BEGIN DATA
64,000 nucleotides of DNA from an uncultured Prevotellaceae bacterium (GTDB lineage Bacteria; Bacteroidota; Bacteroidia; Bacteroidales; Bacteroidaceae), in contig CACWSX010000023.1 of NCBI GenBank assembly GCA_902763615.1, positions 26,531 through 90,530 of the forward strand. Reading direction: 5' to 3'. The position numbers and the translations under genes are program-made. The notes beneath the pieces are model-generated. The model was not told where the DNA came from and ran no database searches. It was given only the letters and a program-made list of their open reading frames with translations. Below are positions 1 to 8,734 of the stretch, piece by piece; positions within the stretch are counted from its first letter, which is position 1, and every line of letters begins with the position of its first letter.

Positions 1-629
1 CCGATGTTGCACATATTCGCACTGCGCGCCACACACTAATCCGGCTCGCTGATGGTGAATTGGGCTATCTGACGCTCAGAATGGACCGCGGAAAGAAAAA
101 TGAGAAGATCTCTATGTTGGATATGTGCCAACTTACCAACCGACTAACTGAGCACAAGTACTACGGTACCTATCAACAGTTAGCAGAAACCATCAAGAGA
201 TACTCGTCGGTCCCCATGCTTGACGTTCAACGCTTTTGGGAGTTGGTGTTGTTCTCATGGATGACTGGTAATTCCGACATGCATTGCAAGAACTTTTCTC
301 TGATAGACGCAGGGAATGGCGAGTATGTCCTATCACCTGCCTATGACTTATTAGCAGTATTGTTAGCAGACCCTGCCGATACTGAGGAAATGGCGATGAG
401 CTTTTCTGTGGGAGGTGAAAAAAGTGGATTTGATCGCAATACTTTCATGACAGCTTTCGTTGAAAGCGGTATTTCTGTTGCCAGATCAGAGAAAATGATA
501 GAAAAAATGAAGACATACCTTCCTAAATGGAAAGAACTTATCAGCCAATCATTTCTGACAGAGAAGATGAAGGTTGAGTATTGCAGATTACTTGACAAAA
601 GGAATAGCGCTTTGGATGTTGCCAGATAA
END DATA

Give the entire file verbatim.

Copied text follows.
64,000 nucleotides of DNA from an uncultured Prevotellaceae bacterium (GTDB lineage Bacteria; Bacteroidota; Bacteroidia; Bacteroidales; Bacteroidaceae), in contig CACWSX010000023.1 of NCBI GenBank assembly GCA_902763615.1, positions 26,531 through 90,530 of the forward strand. Reading direction: 5' to 3'. The position numbers and the translations under genes are program-made. The notes beneath the pieces are model-generated. The model was not told where the DNA came from and ran no database searches. It was given only the letters and a program-made list of their open reading frames with translations. Below are positions 1 to 8,734 of the stretch, piece by piece; positions within the stretch are counted from its first letter, which is position 1, and every line of letters begins with the position of its first letter.

Positions 1-629
1 CCGATGTTGCACATATTCGCACTGCGCGCCACACACTAATCCGGCTCGCTGATGGTGAATTGGGCTATCTGACGCTCAGAATGGACCGCGGAAAGAAAAA
101 TGAGAAGATCTCTATGTTGGATATGTGCCAACTTACCAACCGACTAACTGAGCACAAGTACTACGGTACCTATCAACAGTTAGCAGAAACCATCAAGAGA
201 TACTCGTCGGTCCCCATGCTTGACGTTCAACGCTTTTGGGAGTTGGTGTTGTTCTCATGGATGACTGGTAATTCCGACATGCATTGCAAGAACTTTTCTC
301 TGATAGACGCAGGGAATGGCGAGTATGTCCTATCACCTGCCTATGACTTATTAGCAGTATTGTTAGCAGACCCTGCCGATACTGAGGAAATGGCGATGAG
401 CTTTTCTGTGGGAGGTGAAAAAAGTGGATTTGATCGCAATACTTTCATGACAGCTTTCGTTGAAAGCGGTATTTCTGTTGCCAGATCAGAGAAAATGATA
501 GAAAAAATGAAGACATACCTTCCTAAATGGAAAGAACTTATCAGCCAATCATTTCTGACAGAGAAGATGAAGGTTGAGTATTGCAGATTACTTGACAAAA
601 GGAATAGCGCTTTGGATGTTGCCAGATAA